The mystery inexplicably becomes the most interesting part of the drama this episode. The answers we thought were so clearly delineated at the cliffhanger quickly become complicated by a glaring inconsistency in the suspect's story. "Hyde, Jekyll and I" manages to take story cues from "Doctor Frost" of all places, and quickly proves that it was the latter drama's execution of the elements that fell flat. As it turns out, subtle psychological manipulation can actually be quite the persuasive red herring.
It's a lucky thing that Seo-jin spent most of the last episode being nice, because he really does need a friend right now. Seo-jin's house has always seemed rather comically empty- a pretty blatant acknowledgment of the man's own anti-social behavior. And even when offered a helping hand here Seo-jin manages to come off as pretty rude. Finally, a cohesive character arc- Seo-jin is going to have to at the very least cooperate with Robin and Ha-na in order to get through this mess.
Other characters aren't quite so well-defined, but the improvement is palpable. Seong-yeon actually has a reason to be in he drama- although how he could be aware of this much information without knowing who Robin really is makes for another mystery in itself. Truth be told there's still plenty of inconsistencies. We get to see the full context of the kidnapping, and while some questions are resolved, it's still unclear to me how nobody could have seen those two leave the building.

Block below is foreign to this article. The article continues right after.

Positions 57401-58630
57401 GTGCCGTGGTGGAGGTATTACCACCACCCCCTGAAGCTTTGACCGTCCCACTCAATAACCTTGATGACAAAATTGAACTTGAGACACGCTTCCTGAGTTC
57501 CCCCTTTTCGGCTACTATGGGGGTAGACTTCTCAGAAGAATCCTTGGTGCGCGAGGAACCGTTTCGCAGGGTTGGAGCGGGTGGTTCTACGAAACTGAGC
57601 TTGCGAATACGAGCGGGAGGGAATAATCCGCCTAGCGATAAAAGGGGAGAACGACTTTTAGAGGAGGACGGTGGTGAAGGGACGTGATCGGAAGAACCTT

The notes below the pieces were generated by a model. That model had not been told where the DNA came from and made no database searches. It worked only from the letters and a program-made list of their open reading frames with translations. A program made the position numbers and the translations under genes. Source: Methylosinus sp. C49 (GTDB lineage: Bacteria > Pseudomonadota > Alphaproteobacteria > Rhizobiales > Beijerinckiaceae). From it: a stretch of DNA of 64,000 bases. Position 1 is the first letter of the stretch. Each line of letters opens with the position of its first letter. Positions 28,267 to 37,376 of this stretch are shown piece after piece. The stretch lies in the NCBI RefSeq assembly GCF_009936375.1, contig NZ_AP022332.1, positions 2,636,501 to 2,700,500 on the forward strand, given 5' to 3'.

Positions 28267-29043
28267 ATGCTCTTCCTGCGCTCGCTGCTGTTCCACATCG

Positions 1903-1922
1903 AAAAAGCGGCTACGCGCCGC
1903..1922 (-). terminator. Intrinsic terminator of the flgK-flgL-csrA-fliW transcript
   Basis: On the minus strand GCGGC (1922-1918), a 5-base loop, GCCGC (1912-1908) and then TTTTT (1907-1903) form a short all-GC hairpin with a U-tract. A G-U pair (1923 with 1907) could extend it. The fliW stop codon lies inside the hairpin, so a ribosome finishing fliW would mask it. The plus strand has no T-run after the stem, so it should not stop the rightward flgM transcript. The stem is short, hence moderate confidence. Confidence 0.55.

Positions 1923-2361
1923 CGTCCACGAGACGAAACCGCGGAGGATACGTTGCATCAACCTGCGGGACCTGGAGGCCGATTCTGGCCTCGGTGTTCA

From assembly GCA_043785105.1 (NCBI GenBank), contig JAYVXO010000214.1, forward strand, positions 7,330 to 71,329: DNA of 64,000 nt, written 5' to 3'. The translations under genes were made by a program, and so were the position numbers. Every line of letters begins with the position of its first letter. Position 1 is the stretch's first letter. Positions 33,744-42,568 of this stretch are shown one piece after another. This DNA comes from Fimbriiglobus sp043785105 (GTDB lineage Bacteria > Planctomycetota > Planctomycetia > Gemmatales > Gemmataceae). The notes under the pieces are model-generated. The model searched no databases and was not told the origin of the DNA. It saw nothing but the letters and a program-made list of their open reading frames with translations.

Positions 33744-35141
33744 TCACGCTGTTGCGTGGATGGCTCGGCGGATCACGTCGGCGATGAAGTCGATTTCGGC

But past inconsistencies are quite forgivable in the context of actual dramatic tension. Take the cliffhanger. Even if the writing is still a little sloppy regarding logistics, in this case the inconsistencies are being used to force a confrontation rather than make the characters avoid one. All the showdowns we see here are pretty good, an they cover a fairly wide gamut. Detective investigations, nemesis staredowns and even just teatime have actual interpersonal stakes involved.
The only real complaint I still have is that we're still not seeing too much of the actual circus. But then, circus stunts are less directly relevant in the face of an actual plot that can be analyzed. That's the beauty of "Hyde, Jekyll and I" right now. It's using characters to drive the spectacle rather than the other way around. This isn't a perfect turnabout, but for once I'm actually interested in what's going to happen next. And consider how frustrating the drama has been to date, this is no small accomplishment.
Review by William Schwartz
"Hyde, Jekyll and I" is directed by Jo Yeong-gwang, written by Kim Ji-woon-II and features Hyun Bin, Han Ji-min, Sung Joon, Hyeri, Lee Seung-joon, Han Sang-jin, Shin Eun-jung, Lee Duk-hwa and many more.
Staff writer. Has been writing articles for HanCinema since 2012, having lived in South Korea since 2011. Started out in Gyeongju, then to Daegu, then to Ansan, then to Yeongju, then to Seoul, lived on the road for HanCinema's travel diaries series in the summer of 2016, and is currently settled in Anyang. Has good tips for utilizing South Korea's public bus system. William Schwartz can be contacted via firstname.lastname@example.org.
"[HanCinema's Drama Review] "Hyde, Jekyll and I" Episode 8"
by HanCinema is licensed under a Creative Commons Attribution-Share Alike 3.0 Unported License.
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